Sunday 4 October 2009
Never mind the policies, what about the voters?
Everyone knows that the Conservatives will win the next General Election. The only question is the size of their majority. That is why the LibDems and Labour resorted to pretty desperate measures at their respective party conferences last month.
Both parties resorted to scare tactics: “Don’t vote for the Tories. If elected, they will do this that or the other.” But in the next breath they accused the Conservatives of not having any policies. Well make your mind up!
However, the reality is that you do not need to have policies to win an election. When Labour won their landslide victory in 1997, it was not because the public thought Tony Blair was the Messiah who would lead them to the promised land. It was simply because, after almost 18 years in power, the public were fed up with the Conservatives and wanted a change. John Major could have promised to abolish income tax – it would have made no difference.
The Conservatives will win the next election on the same basis – the public are simply sick and tired of this discredited, incompetent and sleazy Labour government and want them out .
In any event, what is the point of making policy announcements when the public no longer believe anything politicians say?
The Labour manifesto of 2001 stated: “We have no plans to introduce University top-up fees, and have legislated to prevent their introduction.” But once returned to power, Labour did indeed introduce top-up fees.
Their 2005 manifesto said: “The new Constitutional Treaty ensures the new Europe can work effectively… We will put it to the British people in a referendum.” During the run up to the election Gordon Brown said: “It's not as though this is being imposed on the country. People will have the chance to put their views.”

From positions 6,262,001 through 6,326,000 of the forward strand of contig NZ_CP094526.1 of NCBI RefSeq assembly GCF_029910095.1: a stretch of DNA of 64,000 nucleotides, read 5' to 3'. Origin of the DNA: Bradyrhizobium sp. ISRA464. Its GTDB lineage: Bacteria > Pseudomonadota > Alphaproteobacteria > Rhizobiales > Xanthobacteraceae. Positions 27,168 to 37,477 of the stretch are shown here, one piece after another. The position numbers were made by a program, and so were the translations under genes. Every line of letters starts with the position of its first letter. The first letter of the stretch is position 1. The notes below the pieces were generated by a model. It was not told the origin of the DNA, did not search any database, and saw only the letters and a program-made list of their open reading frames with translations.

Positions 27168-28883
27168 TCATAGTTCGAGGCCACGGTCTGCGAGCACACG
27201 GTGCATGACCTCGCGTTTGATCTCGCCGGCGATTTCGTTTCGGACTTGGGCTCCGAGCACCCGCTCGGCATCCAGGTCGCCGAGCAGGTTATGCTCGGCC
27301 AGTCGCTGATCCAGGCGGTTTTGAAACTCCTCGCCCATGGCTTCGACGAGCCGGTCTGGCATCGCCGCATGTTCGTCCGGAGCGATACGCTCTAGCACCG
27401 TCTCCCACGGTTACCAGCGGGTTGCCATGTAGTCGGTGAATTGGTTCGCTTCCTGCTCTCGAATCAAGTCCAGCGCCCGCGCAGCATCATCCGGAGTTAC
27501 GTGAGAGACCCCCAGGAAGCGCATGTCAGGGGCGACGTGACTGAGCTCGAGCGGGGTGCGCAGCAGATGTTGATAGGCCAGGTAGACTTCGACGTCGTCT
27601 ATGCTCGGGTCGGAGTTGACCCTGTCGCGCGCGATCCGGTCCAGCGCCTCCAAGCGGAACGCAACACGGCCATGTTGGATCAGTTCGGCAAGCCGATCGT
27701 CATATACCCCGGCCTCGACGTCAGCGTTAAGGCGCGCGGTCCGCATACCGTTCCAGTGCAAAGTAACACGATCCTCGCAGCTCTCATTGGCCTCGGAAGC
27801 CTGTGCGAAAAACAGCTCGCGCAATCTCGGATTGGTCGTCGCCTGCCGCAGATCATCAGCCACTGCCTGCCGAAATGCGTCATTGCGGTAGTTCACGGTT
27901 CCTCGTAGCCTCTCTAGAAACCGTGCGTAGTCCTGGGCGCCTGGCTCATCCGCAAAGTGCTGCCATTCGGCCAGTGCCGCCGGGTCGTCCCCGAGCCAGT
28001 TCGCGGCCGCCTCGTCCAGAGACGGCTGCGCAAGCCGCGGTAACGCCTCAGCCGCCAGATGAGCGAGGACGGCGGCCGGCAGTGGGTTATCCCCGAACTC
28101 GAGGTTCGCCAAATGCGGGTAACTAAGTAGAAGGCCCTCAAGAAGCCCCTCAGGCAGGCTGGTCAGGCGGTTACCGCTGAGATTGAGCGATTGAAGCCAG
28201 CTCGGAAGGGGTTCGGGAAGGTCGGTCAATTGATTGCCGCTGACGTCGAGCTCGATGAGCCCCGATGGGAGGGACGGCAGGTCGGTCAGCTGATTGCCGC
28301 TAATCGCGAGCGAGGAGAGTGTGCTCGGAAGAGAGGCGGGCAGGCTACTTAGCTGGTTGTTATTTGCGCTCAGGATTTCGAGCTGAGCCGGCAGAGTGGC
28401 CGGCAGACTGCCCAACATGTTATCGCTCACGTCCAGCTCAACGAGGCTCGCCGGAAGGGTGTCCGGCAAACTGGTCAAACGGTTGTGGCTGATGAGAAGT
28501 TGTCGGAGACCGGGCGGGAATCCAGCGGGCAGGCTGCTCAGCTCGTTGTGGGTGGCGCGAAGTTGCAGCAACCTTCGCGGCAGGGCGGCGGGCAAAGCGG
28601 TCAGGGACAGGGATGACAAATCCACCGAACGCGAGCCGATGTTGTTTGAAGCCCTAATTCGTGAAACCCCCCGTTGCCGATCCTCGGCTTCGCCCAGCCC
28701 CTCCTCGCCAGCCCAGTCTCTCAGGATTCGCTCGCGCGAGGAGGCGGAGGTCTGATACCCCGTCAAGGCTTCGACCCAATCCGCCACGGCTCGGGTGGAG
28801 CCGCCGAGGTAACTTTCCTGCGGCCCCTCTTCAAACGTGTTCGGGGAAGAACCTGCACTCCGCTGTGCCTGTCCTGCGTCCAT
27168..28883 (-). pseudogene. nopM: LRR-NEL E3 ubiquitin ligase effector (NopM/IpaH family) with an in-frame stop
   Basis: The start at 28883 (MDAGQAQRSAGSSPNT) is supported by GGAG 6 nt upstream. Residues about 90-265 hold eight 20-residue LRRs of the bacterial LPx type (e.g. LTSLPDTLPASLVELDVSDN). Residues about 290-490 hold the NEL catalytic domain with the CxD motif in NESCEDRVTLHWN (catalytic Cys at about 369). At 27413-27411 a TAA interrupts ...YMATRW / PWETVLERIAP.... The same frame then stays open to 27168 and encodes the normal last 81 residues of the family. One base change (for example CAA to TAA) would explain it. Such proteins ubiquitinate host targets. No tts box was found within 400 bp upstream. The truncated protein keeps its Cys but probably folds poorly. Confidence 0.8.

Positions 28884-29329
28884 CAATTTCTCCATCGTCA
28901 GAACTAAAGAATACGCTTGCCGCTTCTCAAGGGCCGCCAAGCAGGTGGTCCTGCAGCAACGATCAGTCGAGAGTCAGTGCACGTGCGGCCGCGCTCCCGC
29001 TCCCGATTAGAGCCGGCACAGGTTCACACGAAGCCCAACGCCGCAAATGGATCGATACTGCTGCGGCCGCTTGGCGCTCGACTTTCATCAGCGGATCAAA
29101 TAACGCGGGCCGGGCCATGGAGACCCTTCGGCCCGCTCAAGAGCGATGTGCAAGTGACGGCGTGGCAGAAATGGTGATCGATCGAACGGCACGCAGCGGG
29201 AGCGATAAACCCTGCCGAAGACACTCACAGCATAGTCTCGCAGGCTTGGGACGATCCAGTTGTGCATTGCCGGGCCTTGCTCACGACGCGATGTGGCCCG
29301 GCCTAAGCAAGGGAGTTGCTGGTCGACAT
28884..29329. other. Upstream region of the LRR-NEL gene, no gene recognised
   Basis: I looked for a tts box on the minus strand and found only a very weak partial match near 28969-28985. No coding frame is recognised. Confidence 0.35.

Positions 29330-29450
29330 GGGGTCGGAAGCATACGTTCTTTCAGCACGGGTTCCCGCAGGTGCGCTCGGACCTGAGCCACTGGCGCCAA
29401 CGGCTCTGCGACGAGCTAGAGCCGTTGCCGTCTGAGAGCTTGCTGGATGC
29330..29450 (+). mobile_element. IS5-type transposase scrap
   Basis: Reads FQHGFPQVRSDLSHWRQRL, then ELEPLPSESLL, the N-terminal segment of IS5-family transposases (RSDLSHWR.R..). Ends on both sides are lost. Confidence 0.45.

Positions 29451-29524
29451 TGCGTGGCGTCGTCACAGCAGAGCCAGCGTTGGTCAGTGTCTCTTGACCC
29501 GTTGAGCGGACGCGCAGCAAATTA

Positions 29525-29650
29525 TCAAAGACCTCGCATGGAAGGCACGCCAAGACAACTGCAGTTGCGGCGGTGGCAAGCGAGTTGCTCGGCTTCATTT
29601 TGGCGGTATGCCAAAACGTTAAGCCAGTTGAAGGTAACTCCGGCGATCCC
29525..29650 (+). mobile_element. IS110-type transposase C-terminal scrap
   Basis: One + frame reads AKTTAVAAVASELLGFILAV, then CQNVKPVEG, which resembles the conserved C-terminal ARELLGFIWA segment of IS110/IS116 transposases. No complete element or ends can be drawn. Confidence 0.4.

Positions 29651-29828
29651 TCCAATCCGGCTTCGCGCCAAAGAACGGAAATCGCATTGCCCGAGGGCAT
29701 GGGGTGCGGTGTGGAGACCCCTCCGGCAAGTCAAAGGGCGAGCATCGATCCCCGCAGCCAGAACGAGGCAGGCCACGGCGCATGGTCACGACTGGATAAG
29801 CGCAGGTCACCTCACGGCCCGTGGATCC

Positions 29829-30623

History will recall that the same Gordon Brown signed the Lisbon Treaty without giving us the promised referendum.
At the last election, Tony Blair promised to serve a full term and people voted on that basis, but all the while Gordon Brown was plotting behind his back to depose him.
In Barnet, the public voted for a Conservative council led by Brian Salinger but unbeknown to the electorate, disgraced councillor Brian Coleman had tabled a vote of no confidence in Cllr Salinger during the election campaign itself, which resulted in Mike Freer being installed as Supreme Leader, even though Salinger had delivered the best election result for the Tories for 16 years.
There were 216,717 registered voters in Barnet at the last election, yet we have a leader chosen by a mere 21 people.
At the last General Election, the Conservatives polled more votes in England than Labour, but Tory voters have been entirely disenfranchised by an electoral system that is no longer fit for purpose.
The public have grown weary of politicians who promise one thing and deliver another. Accordingly, there is a desperate need for electoral reform in the UK – at local level and national. Until we have a system where politicians are fully accountable to the public – for their words and deeds - then election manifestos are not worth the recycled paper they are printed on.